Market Update for October:
Who Wins In Volatile Times?
Stock and currency markets performance
October came to an end and we saw a positive month for developed markets, while emerging markets continued to struggle. All being said though, a good opening month to what is historically the best performing quarter.
A mixed month for the USD, but the year-to-date results show the greenback remains very strong, illustrating once again the importance of having some USD as part of your portfolio.
We live in uncertain times
Whether you are bullish and see value in this market or bearish and feel the worst is still to come, one aspect that everyone involved in finance cannot dispute is that we are in a period of great volatility.
Waking up each morning and seeing share prices of businesses moving 4-5% a day is a day trader’s dream but an investor’s nightmare. But this is the market we have at the moment: up one day, down the next.
Long-term investors should stay the course
For those invested for the correct time frame for equities – not less than three years, ideally more – the only way to handle these volatile conditions is to remain calm in the conviction of your decisions about the businesses you invested in. As illustrated in last month’s blog, Facebook (Meta) is now down a whopping 72% since the start of the year. Is this business just over a quarter of the business it was on January 1st? I doubt it but you can buy it for a quarter of the price.
At one point one of the big five whose market capitalization was over a third of the total S&P 500, Facebook has fallen to the 25th largest company on the NYSE. Blue chip stalwarts like Coca Cola, Walmart and Johnson & Johnson have regained their places ahead of Facebook.
The message from all the great investors – Lynch, Buffet, et al. – is that the key to success is to remain invested as long as the fundamentals of the business remain strong.
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Invest in the right sectors
Though being invested is important, especially when cash is still losing 6-7% in real terms with current inflation levels, decisions do perhaps need to be thought through a bit more than in times when everything was going up.
Being in the correct sectors is of course vital. Technology has been hardest hit. Valuations were a bit aggressive to be sure, and it would have been the first port of call for those seeking to cash in on profits. But with the sector down 26% on the year, prices are cheap enough to go back in.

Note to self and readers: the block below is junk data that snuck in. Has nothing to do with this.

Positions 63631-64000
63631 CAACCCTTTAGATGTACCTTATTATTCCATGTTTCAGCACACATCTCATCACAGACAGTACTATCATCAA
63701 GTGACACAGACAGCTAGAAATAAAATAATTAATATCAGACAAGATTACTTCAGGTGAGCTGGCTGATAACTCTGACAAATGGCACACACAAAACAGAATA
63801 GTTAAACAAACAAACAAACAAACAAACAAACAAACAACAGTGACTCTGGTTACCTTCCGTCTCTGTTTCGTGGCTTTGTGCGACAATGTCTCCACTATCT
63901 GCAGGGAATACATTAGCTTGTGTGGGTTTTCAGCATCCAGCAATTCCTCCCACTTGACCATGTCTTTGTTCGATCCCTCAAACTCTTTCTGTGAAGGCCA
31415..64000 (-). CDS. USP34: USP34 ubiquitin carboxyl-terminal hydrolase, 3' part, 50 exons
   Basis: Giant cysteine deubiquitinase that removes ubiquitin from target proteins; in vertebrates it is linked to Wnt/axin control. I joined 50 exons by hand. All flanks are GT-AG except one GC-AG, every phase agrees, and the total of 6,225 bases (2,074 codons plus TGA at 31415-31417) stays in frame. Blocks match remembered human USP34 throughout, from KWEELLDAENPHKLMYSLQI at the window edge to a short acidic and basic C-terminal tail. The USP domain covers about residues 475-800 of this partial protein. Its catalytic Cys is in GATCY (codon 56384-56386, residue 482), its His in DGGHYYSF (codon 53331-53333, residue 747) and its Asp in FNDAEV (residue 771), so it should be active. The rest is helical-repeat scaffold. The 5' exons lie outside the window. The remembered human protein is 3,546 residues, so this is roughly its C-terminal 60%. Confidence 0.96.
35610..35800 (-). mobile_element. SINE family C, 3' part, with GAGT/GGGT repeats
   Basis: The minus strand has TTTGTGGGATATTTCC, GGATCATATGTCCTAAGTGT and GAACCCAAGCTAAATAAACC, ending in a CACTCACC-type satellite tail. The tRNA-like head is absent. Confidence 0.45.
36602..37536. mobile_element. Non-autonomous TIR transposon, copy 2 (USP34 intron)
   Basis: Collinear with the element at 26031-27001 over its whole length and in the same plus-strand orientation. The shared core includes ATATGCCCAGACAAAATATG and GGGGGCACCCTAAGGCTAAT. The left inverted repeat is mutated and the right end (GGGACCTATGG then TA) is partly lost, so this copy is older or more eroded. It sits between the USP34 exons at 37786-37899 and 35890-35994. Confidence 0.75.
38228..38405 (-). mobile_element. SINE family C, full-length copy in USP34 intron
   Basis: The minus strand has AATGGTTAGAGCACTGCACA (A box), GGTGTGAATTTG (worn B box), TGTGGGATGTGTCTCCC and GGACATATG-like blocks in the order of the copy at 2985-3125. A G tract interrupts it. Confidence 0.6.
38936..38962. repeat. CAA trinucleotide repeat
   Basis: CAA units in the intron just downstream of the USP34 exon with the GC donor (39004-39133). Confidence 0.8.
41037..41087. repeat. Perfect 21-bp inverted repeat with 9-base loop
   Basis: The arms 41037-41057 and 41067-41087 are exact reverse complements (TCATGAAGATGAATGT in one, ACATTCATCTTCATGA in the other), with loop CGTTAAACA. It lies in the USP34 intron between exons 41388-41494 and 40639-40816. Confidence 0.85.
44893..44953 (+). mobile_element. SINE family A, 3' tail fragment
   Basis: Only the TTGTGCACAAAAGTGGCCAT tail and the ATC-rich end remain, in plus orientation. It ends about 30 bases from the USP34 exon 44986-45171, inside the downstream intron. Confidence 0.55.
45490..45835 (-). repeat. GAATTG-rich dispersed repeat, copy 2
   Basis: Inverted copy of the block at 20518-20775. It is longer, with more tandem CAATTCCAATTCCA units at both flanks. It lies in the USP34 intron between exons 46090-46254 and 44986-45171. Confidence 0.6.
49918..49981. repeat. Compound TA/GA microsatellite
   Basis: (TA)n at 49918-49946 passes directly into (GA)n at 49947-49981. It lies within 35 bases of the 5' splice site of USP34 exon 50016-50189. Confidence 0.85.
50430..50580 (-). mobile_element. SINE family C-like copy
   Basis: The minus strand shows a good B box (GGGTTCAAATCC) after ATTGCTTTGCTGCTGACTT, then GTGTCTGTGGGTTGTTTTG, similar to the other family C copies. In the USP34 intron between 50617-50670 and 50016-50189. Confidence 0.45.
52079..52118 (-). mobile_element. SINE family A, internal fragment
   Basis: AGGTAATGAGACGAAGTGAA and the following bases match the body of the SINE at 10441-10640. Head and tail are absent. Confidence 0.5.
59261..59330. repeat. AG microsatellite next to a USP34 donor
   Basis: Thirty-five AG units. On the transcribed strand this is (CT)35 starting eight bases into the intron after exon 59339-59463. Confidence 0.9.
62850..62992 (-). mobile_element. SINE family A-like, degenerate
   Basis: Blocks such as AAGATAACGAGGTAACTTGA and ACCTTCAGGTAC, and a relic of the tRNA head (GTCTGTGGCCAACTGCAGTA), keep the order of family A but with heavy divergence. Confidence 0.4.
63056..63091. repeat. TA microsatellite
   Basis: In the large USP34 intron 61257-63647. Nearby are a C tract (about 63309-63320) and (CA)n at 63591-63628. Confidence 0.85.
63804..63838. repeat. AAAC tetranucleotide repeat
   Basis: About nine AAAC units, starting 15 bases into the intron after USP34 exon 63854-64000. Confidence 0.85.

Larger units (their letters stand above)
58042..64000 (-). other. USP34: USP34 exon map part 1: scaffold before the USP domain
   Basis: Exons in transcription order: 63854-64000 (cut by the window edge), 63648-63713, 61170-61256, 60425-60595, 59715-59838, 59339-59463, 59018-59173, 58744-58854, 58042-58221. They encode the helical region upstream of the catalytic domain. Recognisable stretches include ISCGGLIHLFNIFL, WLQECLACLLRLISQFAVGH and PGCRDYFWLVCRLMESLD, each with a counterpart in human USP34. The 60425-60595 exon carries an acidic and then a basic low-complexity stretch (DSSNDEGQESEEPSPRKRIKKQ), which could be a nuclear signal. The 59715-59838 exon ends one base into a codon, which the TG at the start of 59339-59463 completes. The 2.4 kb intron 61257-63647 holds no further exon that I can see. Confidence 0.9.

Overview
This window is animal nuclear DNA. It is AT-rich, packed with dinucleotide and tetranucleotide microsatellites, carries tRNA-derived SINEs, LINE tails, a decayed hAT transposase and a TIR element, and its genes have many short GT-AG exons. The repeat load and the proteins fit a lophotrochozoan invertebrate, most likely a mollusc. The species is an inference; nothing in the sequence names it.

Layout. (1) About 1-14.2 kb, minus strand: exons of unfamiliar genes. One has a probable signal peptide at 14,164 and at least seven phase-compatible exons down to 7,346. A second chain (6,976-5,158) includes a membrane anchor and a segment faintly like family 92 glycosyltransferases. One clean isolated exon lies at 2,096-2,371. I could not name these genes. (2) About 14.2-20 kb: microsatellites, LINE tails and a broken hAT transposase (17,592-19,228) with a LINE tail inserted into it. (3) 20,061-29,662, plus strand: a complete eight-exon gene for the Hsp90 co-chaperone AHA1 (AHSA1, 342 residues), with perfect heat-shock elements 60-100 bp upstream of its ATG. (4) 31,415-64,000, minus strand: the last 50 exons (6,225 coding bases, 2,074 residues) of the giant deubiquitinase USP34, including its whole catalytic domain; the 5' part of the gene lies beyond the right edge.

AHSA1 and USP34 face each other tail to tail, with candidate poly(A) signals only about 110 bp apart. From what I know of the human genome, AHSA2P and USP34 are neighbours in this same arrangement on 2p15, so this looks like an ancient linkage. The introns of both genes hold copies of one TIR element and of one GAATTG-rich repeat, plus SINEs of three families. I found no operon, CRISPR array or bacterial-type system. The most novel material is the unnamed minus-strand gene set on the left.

Geographical sectors are also important. An exchange traded fund (ETF) in Turkey would have made you over 62% so far this year, Saudi Arabia is up over 20%, Indian markets are also up along with my home country of Thailand.
Of course this is not to suggest that we should all buy into Turkish equities; this is a country whose economy I know very little about. To once again paraphrase the great Peter Lynch: know what you own and know why you own it.
Size matters. Correlated returns that once existed between investments in a certain country have a wider gap now: one example is the UK this year, where ETFs for companies with capitalization above $10 billion USD (“large cap”) are down 4%, whereas medium cap funds are down six times that at 24%.
All this does however illustrate the need to dig a bit deeper to get the returns you may have been used to.
Active v Passive
It also calls into question the old active versus passive argument. Over time, when volatility is low, the passive camp often comes out on top. Many would advocate buying an S&P ETF with low fees that over time will outperform active management.
However, in times of volatility it is usually the active managers who are better positioned to achieve growth. They can hold cash, identify sector and geographical opportunities instead of just being carried along with the market as a whole.
For all those firmly in the passive camp, there is also an active passive option. ETFs provide the passive aspect, but you can decide which sectors to buy into.
More thought and guile is required in these testing times. Major influences like inflation, interest rate increases, the housing crisis are still very much a part of the challenges we may face over the coming months. There is still profit to be had, you just need to know where to find it.